I’m about to be released into the wild as a free roaming web developer. I won’t have the company hosting anymore and it’s damn well about time I got my own shit sorted. After a little reading I have decided to give Amazon Web Services a try. So far I am loving it.

I have oooooooodles of control. It’s super nerdy and more importantly, it’s super fast. Seriously – I had fun.

When I first set this up i tried following some third party tutorials to get a wordpress server setup and running on Amazon Web Services. After some trial and error I found the proper documentation and everything when much more smoothly (I know right)! The AWS docs are very detailed and easy to follow.

So, here’s my advice:

  1. Follow these instructions.
  2. Go through the setup, then follow all the getting started section.
  3. Once you have an EC2 instance all set up move onto the LAMPserver section.
  4. Then take a look at the wordpress documentation. It details how to setup your database through the command line.
  5. Finally follow these steps to attach your domain properly.

NB: During the Lamp Server Setup

Point 4 of the permissions setup section in the instructions above tells you to run this command: sudo chown -R root:www /var/www. I found these permissions did not allow me to use the WordPress dash to properly update plugins etc. Do this instead: sudo chown -R apache:apache /var/www and add your user to the apache group like this: sudo usermod -a -G apache ec2-user.

And you’re done!

Snapshot your volume so you have a backup of the drive you can easily restore.

I’m really impressed and I can’t wait for an excuse to use more of it’s potential.

Using vhosts to run multiple sites on one instance

If a vhost conf file doesn’t exist, create one:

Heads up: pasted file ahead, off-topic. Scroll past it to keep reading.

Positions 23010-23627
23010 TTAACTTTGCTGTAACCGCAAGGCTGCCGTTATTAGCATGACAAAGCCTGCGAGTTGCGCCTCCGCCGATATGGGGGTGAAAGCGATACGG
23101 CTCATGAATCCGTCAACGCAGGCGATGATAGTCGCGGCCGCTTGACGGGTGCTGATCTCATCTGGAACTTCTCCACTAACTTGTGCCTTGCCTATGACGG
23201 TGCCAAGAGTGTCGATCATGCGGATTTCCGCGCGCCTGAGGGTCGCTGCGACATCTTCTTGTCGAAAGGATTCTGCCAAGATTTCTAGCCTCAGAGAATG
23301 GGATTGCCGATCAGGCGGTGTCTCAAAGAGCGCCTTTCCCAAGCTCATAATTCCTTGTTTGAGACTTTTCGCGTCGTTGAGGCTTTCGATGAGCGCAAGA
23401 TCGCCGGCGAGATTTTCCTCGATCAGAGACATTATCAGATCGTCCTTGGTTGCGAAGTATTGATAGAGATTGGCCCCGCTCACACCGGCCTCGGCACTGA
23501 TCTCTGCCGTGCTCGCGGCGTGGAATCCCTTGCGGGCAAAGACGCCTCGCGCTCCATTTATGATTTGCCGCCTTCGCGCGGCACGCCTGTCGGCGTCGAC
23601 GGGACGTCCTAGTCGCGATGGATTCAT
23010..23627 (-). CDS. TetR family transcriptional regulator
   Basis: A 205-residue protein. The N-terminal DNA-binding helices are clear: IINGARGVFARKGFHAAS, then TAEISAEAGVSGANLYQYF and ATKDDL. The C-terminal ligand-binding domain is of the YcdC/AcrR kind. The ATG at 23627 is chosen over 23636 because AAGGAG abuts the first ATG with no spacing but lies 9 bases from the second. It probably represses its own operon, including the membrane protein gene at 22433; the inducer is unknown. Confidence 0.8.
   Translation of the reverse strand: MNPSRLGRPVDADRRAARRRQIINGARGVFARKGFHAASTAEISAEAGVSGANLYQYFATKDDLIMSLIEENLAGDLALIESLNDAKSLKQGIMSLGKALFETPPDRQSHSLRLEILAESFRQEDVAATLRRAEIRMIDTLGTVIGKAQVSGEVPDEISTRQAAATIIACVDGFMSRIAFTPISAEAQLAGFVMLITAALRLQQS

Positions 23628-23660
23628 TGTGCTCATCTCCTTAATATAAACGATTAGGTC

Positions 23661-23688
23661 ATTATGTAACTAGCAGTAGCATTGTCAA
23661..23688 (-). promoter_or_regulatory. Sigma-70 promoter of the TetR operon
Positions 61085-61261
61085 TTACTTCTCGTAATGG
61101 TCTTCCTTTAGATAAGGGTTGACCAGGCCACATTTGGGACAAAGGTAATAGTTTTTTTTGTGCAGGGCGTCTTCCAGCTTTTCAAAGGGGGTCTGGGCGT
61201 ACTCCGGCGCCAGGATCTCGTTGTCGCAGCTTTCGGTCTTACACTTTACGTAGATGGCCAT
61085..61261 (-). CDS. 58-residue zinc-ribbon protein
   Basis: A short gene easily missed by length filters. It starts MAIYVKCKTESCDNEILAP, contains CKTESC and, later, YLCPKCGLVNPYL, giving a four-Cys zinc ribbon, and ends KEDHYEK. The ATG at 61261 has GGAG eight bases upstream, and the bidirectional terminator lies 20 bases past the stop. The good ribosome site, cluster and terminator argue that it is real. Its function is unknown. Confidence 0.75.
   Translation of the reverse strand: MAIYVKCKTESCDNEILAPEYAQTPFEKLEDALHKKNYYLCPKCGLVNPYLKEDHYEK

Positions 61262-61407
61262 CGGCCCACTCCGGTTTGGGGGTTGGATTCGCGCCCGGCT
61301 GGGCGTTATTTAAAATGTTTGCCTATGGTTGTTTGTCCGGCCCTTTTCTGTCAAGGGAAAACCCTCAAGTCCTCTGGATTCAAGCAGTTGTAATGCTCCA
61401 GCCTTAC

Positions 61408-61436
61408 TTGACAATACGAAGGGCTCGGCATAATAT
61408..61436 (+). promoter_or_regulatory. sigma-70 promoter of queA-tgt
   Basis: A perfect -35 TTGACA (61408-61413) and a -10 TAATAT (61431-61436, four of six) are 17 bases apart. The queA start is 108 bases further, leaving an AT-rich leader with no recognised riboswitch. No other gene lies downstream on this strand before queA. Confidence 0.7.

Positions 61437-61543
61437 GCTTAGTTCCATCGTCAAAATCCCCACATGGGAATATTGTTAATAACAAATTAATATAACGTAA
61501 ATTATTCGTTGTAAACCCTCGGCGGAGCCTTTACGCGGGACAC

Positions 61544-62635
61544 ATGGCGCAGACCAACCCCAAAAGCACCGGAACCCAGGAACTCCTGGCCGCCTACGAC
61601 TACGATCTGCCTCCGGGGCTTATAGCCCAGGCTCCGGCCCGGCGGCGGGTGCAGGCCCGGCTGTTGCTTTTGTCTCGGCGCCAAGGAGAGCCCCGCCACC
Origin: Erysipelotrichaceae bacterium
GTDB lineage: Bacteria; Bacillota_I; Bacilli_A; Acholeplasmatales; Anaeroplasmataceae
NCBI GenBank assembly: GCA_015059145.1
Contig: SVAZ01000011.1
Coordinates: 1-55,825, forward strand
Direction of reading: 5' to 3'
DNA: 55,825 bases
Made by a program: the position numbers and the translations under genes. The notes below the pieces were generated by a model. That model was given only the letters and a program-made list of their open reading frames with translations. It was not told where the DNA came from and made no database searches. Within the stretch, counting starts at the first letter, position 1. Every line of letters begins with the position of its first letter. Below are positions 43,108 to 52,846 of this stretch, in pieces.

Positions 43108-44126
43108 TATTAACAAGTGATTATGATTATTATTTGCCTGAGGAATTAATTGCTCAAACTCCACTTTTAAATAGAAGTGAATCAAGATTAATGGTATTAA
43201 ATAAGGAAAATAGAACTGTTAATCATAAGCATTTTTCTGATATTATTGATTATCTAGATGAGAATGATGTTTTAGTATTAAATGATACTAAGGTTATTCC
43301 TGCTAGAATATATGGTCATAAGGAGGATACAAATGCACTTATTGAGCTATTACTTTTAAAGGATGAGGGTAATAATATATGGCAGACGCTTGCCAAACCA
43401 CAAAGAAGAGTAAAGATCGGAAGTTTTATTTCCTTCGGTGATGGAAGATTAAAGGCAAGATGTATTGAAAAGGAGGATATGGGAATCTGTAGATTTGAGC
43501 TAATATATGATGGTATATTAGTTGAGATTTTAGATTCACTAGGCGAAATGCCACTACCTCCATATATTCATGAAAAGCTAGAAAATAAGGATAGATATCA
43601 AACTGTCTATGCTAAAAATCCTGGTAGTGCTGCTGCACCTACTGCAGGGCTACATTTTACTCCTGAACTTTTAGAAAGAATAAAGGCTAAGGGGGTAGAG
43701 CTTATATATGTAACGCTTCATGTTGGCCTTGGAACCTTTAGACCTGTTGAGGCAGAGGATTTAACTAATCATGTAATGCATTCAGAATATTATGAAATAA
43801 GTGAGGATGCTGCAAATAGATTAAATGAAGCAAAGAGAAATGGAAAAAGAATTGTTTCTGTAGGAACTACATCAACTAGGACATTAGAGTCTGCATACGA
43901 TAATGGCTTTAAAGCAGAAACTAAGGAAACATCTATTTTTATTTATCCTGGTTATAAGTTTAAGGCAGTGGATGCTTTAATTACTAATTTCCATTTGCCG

$sudo vim /etc/httpd/conf.d/vhost.conf

Then set up as follows for multiple domains and/or subdomains:

Restart apache to test. So far so good!

How to Enable Custom Permalink Structure

I like to setup my wordpress sites using %postname% for the permalinks. To enable the .htaccess edits required to make this work you’ll need ot make some changes to the default /etc/httpd/conf/httpd.conf.

Look for AllowOverride None and change to AllowOverride All. This was in 2 places for me. Once updated, restart apache and the permalinks should work perfectly 🙂

Setting up a git server

  1. Follow these instructions to install git and it’s dependencies.
  2. Then continue with this – Worked for me without the config fix 🙂

Stopping MYSQL from crashing

I’ve been using the setup above for a while now and I’ve been really happy with the speed and control. Everything was great until suddenly MySQL started crashing and my sites showed error pages becuae there were no databases! arg. The first time i noticed I saw it wasn’t running and just started mysql again. But, the next day it had crashed again! And this time it wouldn’t start. I had to reboot the whole instance to fix it. To fix it permenetly you need to set up swap space (nearly kicked myself). The size of your swap space should be 1MB for every 1G of RAM your server has. So adjust the 1st command accordingly.

Add this line to fstab:

This is now my first step when conecting to any new instance.

I’m also thinking it will be a good idea to put all my mysql data on a sepearte volume. See: https://forums.aws.amazon.com/thread.jspa?messageID=544552

All my attempts to use xfs format type failed. I used sudo mkfs -t ext4 /dev/xvdf instead. This was also useful for reference http://docs.aws.amazon.com/AWSEC2/latest/UserGuide/ebs-using-volumes.html